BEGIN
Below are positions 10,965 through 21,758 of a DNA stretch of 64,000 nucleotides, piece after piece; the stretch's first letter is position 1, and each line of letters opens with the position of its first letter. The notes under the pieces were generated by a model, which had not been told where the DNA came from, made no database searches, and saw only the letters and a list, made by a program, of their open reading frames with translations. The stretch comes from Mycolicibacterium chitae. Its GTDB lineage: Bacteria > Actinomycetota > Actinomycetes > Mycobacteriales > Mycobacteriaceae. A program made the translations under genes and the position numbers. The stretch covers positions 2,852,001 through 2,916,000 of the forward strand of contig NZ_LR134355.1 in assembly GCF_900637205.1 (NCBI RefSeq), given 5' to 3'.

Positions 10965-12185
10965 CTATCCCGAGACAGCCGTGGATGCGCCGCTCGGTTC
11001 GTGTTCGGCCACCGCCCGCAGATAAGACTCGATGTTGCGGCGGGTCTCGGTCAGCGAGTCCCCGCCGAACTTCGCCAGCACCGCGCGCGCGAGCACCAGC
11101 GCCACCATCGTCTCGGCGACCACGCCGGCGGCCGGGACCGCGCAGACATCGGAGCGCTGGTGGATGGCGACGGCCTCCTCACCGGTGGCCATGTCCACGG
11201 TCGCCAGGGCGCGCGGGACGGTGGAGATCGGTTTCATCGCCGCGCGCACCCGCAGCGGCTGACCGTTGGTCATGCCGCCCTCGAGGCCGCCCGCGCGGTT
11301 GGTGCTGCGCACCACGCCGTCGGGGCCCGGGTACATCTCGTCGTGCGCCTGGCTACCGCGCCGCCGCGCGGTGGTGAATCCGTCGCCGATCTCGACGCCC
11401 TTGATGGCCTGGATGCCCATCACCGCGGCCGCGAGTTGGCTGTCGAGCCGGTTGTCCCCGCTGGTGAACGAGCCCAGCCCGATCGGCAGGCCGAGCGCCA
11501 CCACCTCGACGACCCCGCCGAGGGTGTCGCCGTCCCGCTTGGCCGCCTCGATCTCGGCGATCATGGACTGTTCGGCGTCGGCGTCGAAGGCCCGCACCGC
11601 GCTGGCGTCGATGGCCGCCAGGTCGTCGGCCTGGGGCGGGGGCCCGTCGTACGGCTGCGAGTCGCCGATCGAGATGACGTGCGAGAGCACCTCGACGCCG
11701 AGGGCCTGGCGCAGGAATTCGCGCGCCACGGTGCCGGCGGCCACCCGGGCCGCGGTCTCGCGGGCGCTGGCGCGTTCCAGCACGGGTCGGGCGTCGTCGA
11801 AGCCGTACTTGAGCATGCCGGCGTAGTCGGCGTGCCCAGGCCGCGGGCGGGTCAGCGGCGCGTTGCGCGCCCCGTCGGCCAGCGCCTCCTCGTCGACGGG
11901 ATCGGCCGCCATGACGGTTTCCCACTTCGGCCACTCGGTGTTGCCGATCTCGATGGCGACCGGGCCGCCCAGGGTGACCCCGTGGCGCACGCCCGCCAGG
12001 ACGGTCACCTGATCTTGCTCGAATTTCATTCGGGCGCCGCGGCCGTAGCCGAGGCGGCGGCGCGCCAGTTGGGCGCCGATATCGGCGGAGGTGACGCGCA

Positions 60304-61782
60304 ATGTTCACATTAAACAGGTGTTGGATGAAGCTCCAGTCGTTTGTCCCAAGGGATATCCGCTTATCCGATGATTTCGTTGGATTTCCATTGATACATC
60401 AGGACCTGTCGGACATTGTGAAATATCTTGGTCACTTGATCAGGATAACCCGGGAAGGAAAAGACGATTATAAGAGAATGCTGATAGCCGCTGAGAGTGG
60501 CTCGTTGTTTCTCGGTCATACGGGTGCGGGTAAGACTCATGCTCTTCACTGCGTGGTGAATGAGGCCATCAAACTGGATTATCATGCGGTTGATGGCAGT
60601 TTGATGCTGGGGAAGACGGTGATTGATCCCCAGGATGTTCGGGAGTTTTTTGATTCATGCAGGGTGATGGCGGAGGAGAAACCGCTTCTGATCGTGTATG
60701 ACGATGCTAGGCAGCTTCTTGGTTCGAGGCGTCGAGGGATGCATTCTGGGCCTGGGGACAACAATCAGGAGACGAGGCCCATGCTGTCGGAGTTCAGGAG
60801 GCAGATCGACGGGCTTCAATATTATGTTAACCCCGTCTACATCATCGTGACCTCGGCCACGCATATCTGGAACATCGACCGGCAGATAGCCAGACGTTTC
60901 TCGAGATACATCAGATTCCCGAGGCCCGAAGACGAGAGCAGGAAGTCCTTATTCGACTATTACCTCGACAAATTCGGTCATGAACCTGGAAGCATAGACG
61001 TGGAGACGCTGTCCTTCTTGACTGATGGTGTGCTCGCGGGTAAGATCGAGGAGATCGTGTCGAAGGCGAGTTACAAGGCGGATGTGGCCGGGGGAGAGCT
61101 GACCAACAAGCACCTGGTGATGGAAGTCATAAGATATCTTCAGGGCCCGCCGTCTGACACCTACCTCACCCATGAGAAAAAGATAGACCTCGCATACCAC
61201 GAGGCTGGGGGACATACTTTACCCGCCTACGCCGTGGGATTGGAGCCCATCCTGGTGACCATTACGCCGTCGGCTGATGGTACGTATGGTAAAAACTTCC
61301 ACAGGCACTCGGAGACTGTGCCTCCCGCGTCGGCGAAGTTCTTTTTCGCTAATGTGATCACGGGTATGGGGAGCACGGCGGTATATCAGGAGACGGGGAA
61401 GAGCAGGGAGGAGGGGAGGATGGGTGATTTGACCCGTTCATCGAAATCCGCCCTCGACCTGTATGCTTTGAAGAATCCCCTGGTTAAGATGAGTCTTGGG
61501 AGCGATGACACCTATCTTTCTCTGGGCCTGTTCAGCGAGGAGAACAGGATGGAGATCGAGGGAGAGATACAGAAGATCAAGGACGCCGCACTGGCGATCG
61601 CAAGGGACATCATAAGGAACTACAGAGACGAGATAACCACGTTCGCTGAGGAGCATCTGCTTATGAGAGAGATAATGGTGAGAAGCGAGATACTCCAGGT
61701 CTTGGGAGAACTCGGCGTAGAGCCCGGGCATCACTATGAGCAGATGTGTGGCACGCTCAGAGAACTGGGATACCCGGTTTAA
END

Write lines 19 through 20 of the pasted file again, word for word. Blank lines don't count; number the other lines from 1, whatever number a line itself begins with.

60601 TTGATGCTGGGGAAGACGGTGATTGATCCCCAGGATGTTCGGGAGTTTTTTGATTCATGCAGGGTGATGGCGGAGGAGAAACCGCTTCTGATCGTGTATG
60701 ACGATGCTAGGCAGCTTCTTGGTTCGAGGCGTCGAGGGATGCATTCTGGGCCTGGGGACAACAATCAGGAGACGAGGCCCATGCTGTCGGAGTTCAGGAG